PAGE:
139 years of developing bold and ambitious women celebrated at Founder’s Day
An Old Girl of the school, Ruth’s work is focused in developing regions, especially Asia and Africa, advising on how to safely treat infectious waste, avoid pollution, plastic waste, and prevent climate change. Prior to this, she co-founded Greenpeace International’s Science Unit at the University of London, and, with them, spent over fifteen years exploring the world’s most polluted places.
Ruth inspired the school community with a fascinating insight into this ground-breaking work which has seen her do everything from protesting on the frontline to lecturing world leaders at the UN and analysing statistics in the Jordanian desert, the setting of the world land speed record.
She said: “When I was at school I never set out to be an environmentalist but I am immensely grateful for the world class education I received and to all those teachers who taught me to think independently and to have courage in my convictions.”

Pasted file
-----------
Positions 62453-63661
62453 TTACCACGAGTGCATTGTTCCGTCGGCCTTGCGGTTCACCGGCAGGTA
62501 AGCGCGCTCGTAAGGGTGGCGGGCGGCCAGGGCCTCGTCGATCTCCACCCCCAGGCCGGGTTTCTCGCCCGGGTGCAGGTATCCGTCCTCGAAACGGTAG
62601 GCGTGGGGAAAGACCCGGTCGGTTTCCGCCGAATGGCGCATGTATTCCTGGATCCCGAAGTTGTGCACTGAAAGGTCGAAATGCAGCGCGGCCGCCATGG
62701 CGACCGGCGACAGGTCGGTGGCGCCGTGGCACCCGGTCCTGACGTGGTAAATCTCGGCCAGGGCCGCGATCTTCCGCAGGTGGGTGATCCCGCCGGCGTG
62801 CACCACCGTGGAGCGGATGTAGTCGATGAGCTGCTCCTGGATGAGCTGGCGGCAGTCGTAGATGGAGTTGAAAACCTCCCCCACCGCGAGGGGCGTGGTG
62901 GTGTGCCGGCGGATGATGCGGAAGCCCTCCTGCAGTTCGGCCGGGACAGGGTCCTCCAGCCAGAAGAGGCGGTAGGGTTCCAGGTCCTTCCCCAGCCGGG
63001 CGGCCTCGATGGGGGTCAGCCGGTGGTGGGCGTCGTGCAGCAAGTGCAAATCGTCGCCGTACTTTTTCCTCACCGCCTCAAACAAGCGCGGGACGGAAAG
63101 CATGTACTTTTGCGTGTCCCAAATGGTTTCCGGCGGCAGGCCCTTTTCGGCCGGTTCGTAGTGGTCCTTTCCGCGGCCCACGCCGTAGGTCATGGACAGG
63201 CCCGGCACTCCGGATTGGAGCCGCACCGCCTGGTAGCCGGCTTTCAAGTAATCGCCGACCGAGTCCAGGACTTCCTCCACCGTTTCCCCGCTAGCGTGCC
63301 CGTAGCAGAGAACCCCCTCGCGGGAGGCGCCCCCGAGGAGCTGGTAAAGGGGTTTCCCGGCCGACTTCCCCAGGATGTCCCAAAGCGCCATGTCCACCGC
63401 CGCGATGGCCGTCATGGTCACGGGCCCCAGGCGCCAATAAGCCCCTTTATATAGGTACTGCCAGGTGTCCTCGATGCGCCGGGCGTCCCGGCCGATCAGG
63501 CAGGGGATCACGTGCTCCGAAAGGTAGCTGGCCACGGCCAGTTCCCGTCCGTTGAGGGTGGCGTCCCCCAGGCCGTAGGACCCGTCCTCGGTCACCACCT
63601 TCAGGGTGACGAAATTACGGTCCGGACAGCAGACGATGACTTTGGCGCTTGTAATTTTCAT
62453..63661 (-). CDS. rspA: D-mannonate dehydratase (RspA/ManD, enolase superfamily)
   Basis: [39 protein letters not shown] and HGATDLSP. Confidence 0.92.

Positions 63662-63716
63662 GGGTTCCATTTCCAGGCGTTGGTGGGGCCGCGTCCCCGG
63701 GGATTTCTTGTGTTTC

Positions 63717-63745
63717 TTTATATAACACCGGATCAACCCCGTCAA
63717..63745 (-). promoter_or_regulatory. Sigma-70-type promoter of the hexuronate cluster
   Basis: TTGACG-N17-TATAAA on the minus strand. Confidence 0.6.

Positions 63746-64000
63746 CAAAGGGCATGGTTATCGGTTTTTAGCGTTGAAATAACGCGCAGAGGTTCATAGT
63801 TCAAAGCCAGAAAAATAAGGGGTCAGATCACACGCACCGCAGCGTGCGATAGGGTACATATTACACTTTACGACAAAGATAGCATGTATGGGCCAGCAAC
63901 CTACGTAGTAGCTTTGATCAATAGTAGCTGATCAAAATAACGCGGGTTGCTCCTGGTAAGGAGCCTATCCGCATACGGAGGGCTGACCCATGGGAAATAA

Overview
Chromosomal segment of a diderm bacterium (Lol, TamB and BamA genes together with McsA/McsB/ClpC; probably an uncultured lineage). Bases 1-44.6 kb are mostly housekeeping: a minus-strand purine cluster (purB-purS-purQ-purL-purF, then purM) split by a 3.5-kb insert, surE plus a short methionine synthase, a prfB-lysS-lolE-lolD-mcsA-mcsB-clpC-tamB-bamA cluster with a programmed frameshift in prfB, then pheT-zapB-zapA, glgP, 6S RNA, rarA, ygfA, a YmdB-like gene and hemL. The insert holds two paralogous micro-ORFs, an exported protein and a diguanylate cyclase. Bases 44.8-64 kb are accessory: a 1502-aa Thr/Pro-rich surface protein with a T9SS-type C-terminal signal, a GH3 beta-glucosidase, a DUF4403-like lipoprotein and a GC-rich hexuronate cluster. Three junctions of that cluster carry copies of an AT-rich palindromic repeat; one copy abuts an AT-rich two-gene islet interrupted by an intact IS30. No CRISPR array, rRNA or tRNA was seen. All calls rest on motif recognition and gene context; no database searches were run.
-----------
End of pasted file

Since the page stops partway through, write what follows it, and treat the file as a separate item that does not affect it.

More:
“My work means spending many months away from home every year but I never thought I would have a chance to make such a positive difference in the world. I’ve learnt that the trick is to turn your weaknesses into strengths and to keep trying no matter what, when you know that what you’re doing is the right thing.”
Our students also inspired the congregation with a showcase of their own talents during the service. Performances included the Prep and Chamber choirs as well as duets and solos from a number of students.
One of the most important dates in the school diary, Founder’s Day is marked every year with a special service in Truro Cathedral including music, readings, prayers and speeches. This year marks the 139th anniversary of the school’s founding.
Headmistress Mrs Sarah Matthews said: “As we remember the foundation and formation of our school today we sit on the cusp of a very important year. Truro High will be 140 years old next year – how far the school has come but also how far we are yet to go.”
“Just as I feel proud every single day of the mighty young women before us, I’m sure Archbishop Benson would be proud and satisfied that today we remain a school where girls’ talents are celebrated and they are emboldened to have ambitious goals – a dream that he had for his own daughters too.”